3. Fine tune your AF
Not all camera body and lens combinations get it quite right when it comes to autofocus. You may sometimes find focus to be a little behind or in front of the subject on which you focus, particularly when using wide apertures, where depth of field can be very shallow.
Fortunately, Nikon’s Fine-tune AF option can help. This is a feature that has been present on many recent enthusiast and professional bodies, and it works by applying a small bias of your choosing to a particular camera and lens combination in order to combat any inaccuracies.
The good thing about this feature is that it doesn’t physically change anything inside the lens itself, so it’s useful if you only find this to be an issue with one particular camera you use.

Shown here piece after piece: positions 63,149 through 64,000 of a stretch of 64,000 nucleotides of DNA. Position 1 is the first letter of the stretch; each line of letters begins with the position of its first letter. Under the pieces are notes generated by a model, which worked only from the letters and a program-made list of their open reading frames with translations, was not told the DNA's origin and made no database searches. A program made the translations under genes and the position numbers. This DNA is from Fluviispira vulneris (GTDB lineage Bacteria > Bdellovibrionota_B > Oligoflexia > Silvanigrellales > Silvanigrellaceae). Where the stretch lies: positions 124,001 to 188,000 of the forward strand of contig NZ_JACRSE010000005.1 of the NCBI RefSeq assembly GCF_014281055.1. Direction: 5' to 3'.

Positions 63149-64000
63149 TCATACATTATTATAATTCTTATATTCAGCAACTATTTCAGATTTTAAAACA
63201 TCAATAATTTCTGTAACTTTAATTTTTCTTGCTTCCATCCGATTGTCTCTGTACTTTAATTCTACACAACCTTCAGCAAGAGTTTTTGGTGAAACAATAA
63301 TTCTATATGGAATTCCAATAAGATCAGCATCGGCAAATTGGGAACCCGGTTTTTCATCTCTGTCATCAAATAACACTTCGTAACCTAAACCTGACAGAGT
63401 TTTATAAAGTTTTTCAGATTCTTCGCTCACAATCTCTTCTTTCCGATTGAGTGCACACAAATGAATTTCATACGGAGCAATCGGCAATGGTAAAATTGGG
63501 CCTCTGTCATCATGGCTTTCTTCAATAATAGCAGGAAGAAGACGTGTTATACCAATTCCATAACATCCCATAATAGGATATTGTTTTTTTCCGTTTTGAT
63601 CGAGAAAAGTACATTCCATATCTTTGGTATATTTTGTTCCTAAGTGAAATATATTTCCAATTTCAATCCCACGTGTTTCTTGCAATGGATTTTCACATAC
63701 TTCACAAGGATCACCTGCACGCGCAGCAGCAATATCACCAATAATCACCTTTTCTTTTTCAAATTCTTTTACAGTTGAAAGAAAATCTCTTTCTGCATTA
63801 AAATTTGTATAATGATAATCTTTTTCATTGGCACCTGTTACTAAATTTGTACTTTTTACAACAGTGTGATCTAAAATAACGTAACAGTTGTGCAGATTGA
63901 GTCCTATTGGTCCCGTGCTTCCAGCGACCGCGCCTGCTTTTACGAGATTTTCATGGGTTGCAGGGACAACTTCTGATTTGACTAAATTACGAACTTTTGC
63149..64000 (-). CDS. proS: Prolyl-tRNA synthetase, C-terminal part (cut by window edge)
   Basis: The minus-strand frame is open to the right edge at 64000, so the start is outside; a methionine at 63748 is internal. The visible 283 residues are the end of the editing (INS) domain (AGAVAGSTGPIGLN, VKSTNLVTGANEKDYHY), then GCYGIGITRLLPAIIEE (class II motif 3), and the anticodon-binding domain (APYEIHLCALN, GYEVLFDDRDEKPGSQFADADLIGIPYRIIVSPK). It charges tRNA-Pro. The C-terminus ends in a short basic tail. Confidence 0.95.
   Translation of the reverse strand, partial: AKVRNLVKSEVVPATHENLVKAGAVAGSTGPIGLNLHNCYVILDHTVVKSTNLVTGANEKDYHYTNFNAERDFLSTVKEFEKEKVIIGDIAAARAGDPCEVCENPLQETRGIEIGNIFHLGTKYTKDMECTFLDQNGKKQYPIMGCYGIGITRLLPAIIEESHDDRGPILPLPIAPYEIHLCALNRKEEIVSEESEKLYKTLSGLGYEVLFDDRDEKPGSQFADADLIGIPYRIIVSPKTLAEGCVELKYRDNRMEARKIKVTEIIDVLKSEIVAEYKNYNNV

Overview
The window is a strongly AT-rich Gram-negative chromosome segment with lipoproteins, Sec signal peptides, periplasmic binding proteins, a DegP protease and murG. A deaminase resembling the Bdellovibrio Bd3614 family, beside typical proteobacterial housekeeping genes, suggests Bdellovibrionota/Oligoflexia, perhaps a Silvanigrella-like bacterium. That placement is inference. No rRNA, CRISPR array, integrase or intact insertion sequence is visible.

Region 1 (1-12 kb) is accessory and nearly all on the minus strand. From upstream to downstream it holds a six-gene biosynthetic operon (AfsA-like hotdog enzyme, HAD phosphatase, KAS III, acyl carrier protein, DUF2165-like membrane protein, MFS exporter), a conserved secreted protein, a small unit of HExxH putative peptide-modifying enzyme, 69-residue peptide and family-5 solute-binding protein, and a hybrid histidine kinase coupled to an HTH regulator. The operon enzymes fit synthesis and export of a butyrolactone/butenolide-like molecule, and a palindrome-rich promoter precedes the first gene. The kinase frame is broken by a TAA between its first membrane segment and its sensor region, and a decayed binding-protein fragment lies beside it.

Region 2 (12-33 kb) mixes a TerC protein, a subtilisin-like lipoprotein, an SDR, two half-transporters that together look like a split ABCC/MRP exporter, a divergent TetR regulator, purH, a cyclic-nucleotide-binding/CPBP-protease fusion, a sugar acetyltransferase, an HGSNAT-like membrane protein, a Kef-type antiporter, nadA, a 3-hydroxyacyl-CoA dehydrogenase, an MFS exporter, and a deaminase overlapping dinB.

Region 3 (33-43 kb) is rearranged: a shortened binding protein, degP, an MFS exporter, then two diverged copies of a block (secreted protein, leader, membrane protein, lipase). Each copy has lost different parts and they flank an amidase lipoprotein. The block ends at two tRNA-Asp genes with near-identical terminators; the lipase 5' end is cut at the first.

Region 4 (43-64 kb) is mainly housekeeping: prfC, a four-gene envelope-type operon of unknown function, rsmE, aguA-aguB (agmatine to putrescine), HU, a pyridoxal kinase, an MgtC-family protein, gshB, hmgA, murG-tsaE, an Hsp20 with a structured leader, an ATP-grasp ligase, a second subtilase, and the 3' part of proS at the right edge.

Once you’ve stored any adjustments for a particularly optic, your camera will also automatically recognise the lens whenever you mount it and will apply the correction without any further intervention. Of course, you may well not need to use this, but it’s useful to know it’s there if you do.
4. Change bit depth when shooting continuously
Nikon cameras are typically capable of capturing Raw files in 14bit and 12bit options. Most photographers will opt for the 14bit option when shooting scenes destined for post-processing, particularly scenes with a wide dynamic range at lower sensitivities, but it’s a good idea to knock this down to 12bit when shooting sports or other action.
The reason? Given that the 14bit option is handling more information, it should come as no surprise that files sizes are larger, and both burst rate and burst depth are often compromised. You may want to test this yourself to see what kind of difference the two options make.